Measles case reported in MN
A contagious viral disease that was reported to be all but eradicated from the United States in the year 2000 has been making an unwelcome comeback — and Minnesota has become the latest state to report a case of the measles.
According to the Minnesota Department of Health, a 19-month-old Hennepin County child was confirmed to be infected with the virus late last week. It was the first such case to be reported in the state this year, according to MDH.
Nationally, the U.S. Centers for Disease Control (CDC) has reported 129 individual cases and 13 outbreaks have occurred during the first four months of 201, which is the highest number to occur over that period in nearly 20 years.
So how likely is it that an outbreak could occur in one of our local school districts?
Statistically speaking, not very. Data gathered from the Detroit Lakes, Frazee-Vergas and Lake Park-Audubon school districts shows that the overwhelming majority of students in grades K-12 are current on their Measles-Mumps-Rubella (MMR) vaccinations.
“Immunizations (including MMR) are required for enrollment at LP-A unless the parents provide a notarized waiver claiming personal or religious beliefs,” said Lake Park-Audubon Superintendent Dale Hogie.
“We follow the state guidelines, which are that by 7th grade, all students are required to have at least two MMR vaccinations,” as well as a couple of others, says Christine Hall, a health paraprofessional (school nurse) for the Frazee-Vergas School District.
Students must also stay current on their diphtheria-tetanus-pertussis (DTP) and varicella (chicken pox) vaccinations as well, she added.
“My job as the school nurse is to make sure the kids have gotten all those done,” Hall said.
If they are not current on their vaccinations, the district does have the option of sending the student home from school, and keeping them there until their immunizations are up to date.
“It’s a state mandated law,” said Sheila Nelson, administrative assistant at LP-A High School, who is also tasked with keeping track of the school’s immunization records.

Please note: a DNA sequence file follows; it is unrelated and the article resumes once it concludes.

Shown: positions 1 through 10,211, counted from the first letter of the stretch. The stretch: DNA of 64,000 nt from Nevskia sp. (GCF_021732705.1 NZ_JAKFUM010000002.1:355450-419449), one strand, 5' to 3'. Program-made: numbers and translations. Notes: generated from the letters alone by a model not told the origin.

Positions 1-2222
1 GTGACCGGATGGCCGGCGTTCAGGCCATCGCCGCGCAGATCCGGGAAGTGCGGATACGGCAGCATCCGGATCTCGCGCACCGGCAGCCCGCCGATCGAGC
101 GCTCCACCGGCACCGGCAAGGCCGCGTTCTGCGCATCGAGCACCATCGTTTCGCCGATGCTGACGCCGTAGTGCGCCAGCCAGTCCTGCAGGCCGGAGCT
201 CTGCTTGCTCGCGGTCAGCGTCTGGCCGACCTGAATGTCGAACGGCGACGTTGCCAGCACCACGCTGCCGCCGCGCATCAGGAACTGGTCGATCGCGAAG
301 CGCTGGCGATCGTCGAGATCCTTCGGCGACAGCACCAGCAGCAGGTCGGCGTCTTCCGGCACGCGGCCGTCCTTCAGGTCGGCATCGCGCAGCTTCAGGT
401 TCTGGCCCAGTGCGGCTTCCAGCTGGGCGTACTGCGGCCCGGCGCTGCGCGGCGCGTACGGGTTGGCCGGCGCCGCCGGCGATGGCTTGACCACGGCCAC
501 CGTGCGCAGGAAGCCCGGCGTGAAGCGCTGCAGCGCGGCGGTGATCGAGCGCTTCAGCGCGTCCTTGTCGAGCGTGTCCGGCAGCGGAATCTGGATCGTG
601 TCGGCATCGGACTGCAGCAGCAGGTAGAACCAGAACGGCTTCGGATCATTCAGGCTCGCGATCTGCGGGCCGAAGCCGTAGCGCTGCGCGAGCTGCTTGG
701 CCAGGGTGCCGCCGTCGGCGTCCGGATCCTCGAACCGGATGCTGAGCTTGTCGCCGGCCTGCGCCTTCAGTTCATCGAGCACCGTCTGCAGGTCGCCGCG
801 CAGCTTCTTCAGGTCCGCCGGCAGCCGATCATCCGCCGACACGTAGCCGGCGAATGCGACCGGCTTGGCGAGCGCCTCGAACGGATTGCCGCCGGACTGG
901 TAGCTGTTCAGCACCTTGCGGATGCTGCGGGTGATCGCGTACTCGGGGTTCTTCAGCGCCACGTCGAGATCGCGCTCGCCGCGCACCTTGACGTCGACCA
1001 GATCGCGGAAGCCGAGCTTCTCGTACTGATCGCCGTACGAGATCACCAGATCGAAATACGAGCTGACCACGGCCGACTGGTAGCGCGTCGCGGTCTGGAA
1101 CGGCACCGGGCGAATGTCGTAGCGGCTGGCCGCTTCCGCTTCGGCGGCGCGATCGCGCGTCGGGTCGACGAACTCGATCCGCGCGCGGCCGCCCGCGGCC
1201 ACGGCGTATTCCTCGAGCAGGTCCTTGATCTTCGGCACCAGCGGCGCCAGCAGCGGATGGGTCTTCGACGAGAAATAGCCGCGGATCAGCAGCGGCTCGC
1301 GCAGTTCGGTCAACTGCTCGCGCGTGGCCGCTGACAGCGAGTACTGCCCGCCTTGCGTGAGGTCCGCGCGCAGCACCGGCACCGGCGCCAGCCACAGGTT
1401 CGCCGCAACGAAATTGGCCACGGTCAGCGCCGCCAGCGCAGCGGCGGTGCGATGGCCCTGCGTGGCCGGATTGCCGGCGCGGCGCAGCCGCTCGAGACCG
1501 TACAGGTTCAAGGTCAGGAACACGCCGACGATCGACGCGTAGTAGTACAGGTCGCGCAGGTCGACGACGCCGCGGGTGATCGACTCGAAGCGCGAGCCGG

Parents do, however, have the option of applying for an exemption, for medical, religious or personal reasons.
“Our district has 30 students in grades K-12 that have exemptions on file,” said Detroit Lakes Superintendent Doug Froke —a very small percentage of the district’s currently enrolled student population of 2,850, he added.
At Frazee-Vergas, out of the elementary (K-6) student population of 498 students just nine have filed a refusal for immunization, said Superintendent Terry Karger, while just two high school students out of 399 have signed the medical or conscientious exemption form.
Among Frazee’s 64 home-schooled students, however, the statistics are a bit higher; a total of 16 have exemptions on file, Karger added.
At Lake Park-Audubon, the stats are even more minute. Nelson said that just two students at the high school have exemptions on file — one of them for all immunizations, and one for just certain vaccines, for medical reasons.
LP-A Elementary administrative assistant Barb Jenson said that just like at the high school, there were only two students at the Audubon facility that had exemptions on file —one for medical reasons, and the other a conscientious exemption.
The evidence in favor of parents choosing to keep their children current on their MMR vaccinations is compelling, Froke noted.
He added that according to the CDC, one to three out of every 1,000 children in the U.S. who get measles will die from the disease, “even with the best medical care available.”
For some children, measles can lead to pneumonia, lifelong brain damage, deafness — and even death.
With those statistics in mind, Froke added, “I would say if you’re not vaccinated for measles, you probably should be.”
Follow Detroit Lakes Newspapers reporter Vicki Gerdes on Twitter at @VickiLGerdes.